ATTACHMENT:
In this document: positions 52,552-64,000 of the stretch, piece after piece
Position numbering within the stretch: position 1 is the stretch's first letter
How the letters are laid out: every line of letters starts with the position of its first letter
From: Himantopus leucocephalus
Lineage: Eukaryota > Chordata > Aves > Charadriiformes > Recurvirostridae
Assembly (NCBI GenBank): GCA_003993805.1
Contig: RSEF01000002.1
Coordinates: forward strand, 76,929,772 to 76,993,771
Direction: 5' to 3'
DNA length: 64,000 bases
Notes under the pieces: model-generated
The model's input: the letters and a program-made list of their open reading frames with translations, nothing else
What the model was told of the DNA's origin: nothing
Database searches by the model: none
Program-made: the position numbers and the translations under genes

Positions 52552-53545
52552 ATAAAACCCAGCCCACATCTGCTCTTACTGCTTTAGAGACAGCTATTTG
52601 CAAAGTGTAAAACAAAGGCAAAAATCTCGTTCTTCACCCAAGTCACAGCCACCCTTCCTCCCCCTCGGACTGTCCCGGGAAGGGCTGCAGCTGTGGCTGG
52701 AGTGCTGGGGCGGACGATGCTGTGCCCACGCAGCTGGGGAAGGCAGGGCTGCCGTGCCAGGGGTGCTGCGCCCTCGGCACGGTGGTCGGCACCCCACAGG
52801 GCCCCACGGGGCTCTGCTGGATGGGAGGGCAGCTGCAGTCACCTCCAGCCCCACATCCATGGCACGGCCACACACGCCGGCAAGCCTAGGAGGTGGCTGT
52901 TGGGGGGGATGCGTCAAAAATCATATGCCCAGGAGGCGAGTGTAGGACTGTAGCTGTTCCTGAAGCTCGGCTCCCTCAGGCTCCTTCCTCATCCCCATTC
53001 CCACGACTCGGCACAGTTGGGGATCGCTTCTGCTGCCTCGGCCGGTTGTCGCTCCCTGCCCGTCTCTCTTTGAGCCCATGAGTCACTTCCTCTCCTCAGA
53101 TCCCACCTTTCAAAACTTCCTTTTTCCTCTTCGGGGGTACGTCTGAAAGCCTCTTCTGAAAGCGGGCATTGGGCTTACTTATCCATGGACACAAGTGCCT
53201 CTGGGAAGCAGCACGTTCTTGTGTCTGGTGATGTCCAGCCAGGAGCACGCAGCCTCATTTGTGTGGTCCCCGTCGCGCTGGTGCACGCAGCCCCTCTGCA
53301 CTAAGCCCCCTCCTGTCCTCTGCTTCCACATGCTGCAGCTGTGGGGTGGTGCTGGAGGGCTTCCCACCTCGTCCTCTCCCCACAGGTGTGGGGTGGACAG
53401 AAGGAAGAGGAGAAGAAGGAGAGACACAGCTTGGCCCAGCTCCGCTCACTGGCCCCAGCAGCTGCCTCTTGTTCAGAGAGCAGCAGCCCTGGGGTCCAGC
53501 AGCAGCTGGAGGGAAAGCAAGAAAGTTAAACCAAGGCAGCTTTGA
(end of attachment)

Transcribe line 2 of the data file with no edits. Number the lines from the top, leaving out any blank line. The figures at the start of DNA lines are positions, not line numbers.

Position numbering within the stretch: position 1 is the stretch's first letter